NASA Perseverance Mars Rover to Acquire First Sample
The search for signs of ancient Martian life has begun! Perseverance is getting ready to collect its first-ever sample of Martian rock, which future planned missions will transport to Earth. The six-wheeled astrobiologist and geologist is searching for a scientifically interesting target in a part of Jezero Crater called the “Cratered Floor Fractured Rough.”
This important mission milestone is expected to begin within the next two weeks. Perseverance landed on Mars Feb. 18, and the rover is now exploring a 1.5-square-mile patch of crater floor that may contain Jezero Crater’s deepest and most ancient layers of exposed bedrock.
Perseverance is the first step in our Mars Sample Return campaign. Subsequent missions, now in development in cooperation with ESA (the European Space Agency), would send spacecraft to Mars to collect these sealed samples from the surface and return them to Earth for in-depth analysis.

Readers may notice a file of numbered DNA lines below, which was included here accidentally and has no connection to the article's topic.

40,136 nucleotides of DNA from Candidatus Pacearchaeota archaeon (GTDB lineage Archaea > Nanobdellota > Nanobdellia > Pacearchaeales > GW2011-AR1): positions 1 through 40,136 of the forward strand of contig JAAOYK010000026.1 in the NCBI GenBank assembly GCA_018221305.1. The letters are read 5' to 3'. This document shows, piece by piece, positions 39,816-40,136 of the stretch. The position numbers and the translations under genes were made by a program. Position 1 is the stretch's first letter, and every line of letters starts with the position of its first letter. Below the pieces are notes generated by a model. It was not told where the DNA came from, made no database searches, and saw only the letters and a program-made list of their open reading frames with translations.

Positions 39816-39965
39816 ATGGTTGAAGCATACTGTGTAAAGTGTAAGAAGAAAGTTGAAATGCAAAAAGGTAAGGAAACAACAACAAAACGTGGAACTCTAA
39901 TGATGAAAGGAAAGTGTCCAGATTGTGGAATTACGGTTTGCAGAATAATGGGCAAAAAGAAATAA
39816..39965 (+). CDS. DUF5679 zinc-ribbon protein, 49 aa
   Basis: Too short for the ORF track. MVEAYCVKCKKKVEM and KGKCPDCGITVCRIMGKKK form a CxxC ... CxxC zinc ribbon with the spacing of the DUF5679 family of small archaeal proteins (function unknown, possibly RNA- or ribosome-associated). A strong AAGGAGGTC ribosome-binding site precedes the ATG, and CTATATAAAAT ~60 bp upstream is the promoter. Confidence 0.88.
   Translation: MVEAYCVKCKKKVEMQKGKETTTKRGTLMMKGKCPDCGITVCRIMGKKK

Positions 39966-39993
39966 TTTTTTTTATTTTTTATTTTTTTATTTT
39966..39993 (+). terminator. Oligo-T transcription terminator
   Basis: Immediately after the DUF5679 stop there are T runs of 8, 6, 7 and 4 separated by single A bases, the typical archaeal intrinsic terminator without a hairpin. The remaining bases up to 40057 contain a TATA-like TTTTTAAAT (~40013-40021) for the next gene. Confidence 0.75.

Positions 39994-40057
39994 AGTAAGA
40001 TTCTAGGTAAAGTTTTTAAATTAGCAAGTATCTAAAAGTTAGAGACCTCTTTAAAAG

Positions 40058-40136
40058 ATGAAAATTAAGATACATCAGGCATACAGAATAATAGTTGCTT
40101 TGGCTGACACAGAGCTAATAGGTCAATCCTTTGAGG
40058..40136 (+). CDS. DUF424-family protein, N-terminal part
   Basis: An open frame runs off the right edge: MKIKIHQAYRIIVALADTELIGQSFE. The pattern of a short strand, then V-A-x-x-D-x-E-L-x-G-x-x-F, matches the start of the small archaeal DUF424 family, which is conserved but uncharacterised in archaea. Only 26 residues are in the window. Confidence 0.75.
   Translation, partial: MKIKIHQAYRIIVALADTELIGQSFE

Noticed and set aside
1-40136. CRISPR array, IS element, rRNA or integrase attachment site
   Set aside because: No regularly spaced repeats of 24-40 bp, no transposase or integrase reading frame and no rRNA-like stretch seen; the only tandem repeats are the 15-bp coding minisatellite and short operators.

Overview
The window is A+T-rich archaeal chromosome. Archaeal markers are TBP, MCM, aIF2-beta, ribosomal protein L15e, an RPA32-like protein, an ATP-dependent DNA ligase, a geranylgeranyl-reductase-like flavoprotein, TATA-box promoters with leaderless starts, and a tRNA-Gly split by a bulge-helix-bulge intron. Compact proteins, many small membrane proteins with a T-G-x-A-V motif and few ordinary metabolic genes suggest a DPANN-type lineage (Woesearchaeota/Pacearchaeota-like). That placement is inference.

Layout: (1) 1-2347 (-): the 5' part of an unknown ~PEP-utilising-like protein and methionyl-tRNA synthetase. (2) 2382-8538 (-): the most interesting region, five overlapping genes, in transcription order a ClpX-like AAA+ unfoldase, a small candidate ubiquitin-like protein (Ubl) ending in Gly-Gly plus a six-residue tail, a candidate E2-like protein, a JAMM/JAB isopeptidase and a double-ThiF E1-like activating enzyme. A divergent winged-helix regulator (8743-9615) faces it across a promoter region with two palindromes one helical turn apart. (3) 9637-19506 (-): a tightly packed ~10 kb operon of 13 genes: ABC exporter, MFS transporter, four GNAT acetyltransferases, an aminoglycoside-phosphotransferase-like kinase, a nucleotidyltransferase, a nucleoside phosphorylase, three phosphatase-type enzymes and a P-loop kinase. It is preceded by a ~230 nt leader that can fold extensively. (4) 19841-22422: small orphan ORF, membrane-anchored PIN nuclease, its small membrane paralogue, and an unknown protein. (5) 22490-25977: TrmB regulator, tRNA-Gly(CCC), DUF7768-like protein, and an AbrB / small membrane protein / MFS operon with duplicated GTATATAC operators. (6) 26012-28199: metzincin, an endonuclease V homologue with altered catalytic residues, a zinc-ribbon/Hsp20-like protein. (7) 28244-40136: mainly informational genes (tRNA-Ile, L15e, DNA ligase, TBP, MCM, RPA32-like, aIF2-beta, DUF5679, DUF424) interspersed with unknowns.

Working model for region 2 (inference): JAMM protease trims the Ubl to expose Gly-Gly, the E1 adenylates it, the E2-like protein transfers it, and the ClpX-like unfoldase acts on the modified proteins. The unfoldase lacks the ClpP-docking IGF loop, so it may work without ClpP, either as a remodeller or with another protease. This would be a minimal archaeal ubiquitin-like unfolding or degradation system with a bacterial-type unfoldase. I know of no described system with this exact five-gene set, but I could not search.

Countdown to Launch – We’re inviting social media users to register for a global virtual NASA Social for Boeing’s Orbital Flight Test-2. This is the second uncrewed flight test of the Starliner spacecraft, targeted for July 30. Seize the opportunity to blog, tweet, Instagram or simply share everything about the mission!
Humans in Space – This week, SpaceX’s Crew Dragon Endeavour, with four Crew-2 astronauts aboard, undocked from the forward-facing port of the International Space Station’s Harmony module. It relocated to the module’s space-facing port, making room for the arrival of Boeing’s Starliner.
A Tribute to an American Legend – As a founding member of our human spaceflight program, former NASA astronaut John Glenn propelled humanity into the stars. Now, 100 years after his birth, we invite you to explore his life and legacy through photos in a special feature.
Monitoring Earth’s Vital Signs – In a new, first-of-its-kind study, scientists found that tropical forests’ ability to absorb carbon dioxide is waning due to large-scale deforestation, habitat degradation, and climate change effects.
Next-Generation Solar Power – A design for high-efficiency, deployable solar arrays is now being used by industry to power telecommunications satellites. This technology could one day power surface operations on the Moon and Mars.